top of page

How Psychological Flexibility can Invite less Suffering During Uncertain Times

The pandemic is not the first time we have encountered uncertainty in our daily lives. Every moment of every day is uncertain, but before the pandemic, we had a greater sense of normalcy within the structure and predictability of our daily living.

We knew our work schedule, our work location, and where our kids would be that day for school or daycare. Today those things can change very quickly in regards to our daily structure and routine, which can then increase the level of stress and suffering for most individuals on a psychological level.

For those who practice and invite the concepts of psychological flexibility, especially during times of uncertainty and change, the intensity of suffering might be less intense than for those who don’t invite said mindset.

Being open and flexible to change as it happens can invite resilience and less psychological suffering for those living in the world today. In the book, “Who Moved my Cheese” by Dr. Spencer Johnson, he talks about the importance of being open to change and provides six lessons to keep in mind during times of change.

1. Change Happens: They keep moving the cheese. Accept that change is inevitable 2. Anticipate Change: Get ready for the cheese to move. Have an expectation that change can happen 3. Monitor Change: Smell the cheese often so you know when it’s getting old. Keep updated so you can anticipate change 4. Adapt to Change Quickly: The quicker you let go of old cheese the sooner you can enjoy new cheese 5. Change: Move with the cheese. Adapt to the changes 6. Enjoy Change: Enjoy the taste of new cheese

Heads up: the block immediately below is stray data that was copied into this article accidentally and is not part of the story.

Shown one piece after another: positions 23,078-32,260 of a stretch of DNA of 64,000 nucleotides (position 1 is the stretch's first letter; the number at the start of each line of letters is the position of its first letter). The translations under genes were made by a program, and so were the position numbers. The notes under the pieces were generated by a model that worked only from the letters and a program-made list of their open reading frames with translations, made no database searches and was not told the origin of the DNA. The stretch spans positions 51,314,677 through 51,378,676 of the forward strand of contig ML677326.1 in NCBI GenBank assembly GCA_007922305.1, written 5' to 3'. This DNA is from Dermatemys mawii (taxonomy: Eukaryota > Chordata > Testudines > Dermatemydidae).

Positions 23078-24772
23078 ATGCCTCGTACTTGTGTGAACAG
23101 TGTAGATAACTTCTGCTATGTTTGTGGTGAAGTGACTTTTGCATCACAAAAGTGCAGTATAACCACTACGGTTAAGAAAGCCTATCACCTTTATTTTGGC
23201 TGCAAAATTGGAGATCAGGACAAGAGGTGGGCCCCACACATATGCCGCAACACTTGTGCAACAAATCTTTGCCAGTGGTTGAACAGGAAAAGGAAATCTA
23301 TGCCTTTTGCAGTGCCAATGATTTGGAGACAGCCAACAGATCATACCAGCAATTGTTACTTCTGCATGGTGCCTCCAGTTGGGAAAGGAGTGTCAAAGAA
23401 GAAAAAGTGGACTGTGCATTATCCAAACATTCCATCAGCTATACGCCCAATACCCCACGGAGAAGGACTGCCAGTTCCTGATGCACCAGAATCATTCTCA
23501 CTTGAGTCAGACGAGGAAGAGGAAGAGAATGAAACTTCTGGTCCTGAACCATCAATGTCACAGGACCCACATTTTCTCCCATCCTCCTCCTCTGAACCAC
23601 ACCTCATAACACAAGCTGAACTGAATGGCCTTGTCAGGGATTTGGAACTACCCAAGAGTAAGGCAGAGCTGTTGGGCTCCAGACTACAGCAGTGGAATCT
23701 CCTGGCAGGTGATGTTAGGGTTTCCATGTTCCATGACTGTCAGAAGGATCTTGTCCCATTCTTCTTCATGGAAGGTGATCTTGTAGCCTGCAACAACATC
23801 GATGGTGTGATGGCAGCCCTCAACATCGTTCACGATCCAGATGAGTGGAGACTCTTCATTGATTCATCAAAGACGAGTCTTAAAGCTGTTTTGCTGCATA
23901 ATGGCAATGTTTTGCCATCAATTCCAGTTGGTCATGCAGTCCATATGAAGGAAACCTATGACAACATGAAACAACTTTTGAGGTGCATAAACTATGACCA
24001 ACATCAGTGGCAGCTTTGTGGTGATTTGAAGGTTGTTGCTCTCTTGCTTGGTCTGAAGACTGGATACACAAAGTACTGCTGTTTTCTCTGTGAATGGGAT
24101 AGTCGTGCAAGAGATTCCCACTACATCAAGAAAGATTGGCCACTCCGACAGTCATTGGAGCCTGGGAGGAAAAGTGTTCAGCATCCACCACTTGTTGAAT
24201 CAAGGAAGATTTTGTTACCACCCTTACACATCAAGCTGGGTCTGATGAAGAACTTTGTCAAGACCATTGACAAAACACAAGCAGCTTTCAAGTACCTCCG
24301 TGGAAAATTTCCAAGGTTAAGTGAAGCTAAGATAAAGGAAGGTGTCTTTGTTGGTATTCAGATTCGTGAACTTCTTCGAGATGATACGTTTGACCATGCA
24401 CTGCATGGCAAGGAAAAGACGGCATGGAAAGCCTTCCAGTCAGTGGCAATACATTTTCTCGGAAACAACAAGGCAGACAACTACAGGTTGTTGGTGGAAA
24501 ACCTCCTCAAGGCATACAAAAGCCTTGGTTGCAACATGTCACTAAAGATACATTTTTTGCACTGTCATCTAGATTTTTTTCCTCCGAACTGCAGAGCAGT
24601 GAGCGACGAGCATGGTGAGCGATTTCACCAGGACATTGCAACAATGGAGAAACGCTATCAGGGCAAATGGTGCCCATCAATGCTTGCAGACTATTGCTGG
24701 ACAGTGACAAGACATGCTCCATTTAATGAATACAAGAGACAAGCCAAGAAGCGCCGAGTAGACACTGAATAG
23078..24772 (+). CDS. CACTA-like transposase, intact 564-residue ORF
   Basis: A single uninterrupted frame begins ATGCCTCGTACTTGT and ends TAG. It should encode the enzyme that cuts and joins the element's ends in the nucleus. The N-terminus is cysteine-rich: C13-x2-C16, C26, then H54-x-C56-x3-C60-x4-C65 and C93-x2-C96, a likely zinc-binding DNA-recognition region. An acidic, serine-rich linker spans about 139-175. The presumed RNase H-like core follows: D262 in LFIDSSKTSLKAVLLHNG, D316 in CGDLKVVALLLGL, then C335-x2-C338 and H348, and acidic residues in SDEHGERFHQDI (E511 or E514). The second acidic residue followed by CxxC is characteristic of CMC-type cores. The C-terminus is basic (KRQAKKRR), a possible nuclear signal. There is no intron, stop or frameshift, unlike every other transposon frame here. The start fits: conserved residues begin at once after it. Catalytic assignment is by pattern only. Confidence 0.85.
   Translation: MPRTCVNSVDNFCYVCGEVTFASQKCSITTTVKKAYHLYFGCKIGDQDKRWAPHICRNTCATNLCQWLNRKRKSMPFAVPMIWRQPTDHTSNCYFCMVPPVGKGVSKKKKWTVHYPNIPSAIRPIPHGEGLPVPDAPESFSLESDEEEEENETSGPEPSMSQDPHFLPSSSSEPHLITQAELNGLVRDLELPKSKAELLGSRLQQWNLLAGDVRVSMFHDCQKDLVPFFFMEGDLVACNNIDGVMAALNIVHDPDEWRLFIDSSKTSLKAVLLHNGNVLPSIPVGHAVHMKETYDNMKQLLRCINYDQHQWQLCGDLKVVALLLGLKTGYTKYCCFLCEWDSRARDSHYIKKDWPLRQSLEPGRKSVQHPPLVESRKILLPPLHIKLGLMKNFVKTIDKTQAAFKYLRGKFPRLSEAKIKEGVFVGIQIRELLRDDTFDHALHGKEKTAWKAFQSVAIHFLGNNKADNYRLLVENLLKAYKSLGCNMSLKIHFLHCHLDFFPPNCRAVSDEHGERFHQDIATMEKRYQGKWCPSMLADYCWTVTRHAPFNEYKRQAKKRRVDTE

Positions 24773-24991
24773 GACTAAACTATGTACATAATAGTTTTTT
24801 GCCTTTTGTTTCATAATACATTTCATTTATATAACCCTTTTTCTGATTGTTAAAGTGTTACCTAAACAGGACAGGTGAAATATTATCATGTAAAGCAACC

Acceptance and commitment therapy (ACT) talks about reducing suffering on a day-to-day basis with the hexaflex and its six points of reference. The hexaflex is a way to educate people on how to invite psychological flexibility to their everyday lives.

Below is a list of the six concepts from the ACT hexaflex adapted from Dr. Nesh Nikolic. If you are interested in learning more about how to incorporate these concepts into your daily life, please visit or to find a therapist near you that incorporates ACT into their treatment with clients.

1. Present Moment: Becoming acquainted with sensory experiences in the present moment. Develop a platform of awareness 2. Values: Defining what is most important to an individual in their life. Recognizing qualities of behavior one would like to live in line with 3. Committed Action: Taking steps towards valued goals while experiencing uncomfortable feelings and thoughts. Committing to the valued action, rather than the outcome, can bring greater vitality 4. Self as Context: Contacting the ‘observing self’, a part of you that is able to witness thoughts, feelings, and actions at any moment 5. Cognitive Defusion: Notice the process of thought rather than getting caught up in the content. Through observing the process of thinking, thoughts that may have previously led to significant distress or unworkable behavior weaken 6. Experiential Acceptance: Practicing non-judgmental awareness to internal and external events. Through this practice, one recognizes that there are some things that are out of our control and that if we let go of the struggle with this, we can make decisions about the part we have control over- our actions

7 views0 comments


bottom of page